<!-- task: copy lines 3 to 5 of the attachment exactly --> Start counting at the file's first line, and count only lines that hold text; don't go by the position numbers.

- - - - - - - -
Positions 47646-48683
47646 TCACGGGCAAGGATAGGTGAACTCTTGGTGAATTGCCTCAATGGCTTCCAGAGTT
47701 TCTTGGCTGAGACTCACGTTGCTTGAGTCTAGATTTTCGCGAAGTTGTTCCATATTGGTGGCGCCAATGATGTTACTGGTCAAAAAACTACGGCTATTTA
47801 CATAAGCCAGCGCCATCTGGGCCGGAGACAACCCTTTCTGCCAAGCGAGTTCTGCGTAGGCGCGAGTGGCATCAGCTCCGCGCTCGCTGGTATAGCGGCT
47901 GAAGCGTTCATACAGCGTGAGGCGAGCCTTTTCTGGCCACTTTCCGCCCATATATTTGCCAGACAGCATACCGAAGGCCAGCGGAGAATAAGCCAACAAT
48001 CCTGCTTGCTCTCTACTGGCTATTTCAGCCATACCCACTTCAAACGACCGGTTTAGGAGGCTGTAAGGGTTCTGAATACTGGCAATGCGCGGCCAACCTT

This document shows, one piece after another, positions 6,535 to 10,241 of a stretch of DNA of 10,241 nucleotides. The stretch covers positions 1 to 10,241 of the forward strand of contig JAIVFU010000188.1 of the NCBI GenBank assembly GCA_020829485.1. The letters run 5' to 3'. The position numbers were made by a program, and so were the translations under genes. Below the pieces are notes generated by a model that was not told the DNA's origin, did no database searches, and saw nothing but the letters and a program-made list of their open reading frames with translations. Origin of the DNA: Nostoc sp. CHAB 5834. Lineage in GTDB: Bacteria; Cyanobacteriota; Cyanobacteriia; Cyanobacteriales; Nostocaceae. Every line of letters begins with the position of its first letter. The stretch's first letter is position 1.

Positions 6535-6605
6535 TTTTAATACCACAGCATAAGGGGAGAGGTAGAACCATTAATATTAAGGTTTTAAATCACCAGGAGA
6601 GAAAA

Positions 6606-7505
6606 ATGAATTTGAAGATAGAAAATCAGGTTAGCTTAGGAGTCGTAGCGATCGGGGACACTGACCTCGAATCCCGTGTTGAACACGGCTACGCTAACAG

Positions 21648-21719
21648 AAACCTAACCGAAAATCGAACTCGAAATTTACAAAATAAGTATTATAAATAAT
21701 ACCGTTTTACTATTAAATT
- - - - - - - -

47701 TCTTGGCTGAGACTCACGTTGCTTGAGTCTAGATTTTCGCGAAGTTGTTCCATATTGGTGGCGCCAATGATGTTACTGGTCAAAAAACTACGGCTATTTA
47801 CATAAGCCAGCGCCATCTGGGCCGGAGACAACCCTTTCTGCCAAGCGAGTTCTGCGTAGGCGCGAGTGGCATCAGCTCCGCGCTCGCTGGTATAGCGGCT
47901 GAAGCGTTCATACAGCGTGAGGCGAGCCTTTTCTGGCCACTTTCCGCCCATATATTTGCCAGACAGCATACCGAAGGCCAGCGGAGAATAAGCCAACAAT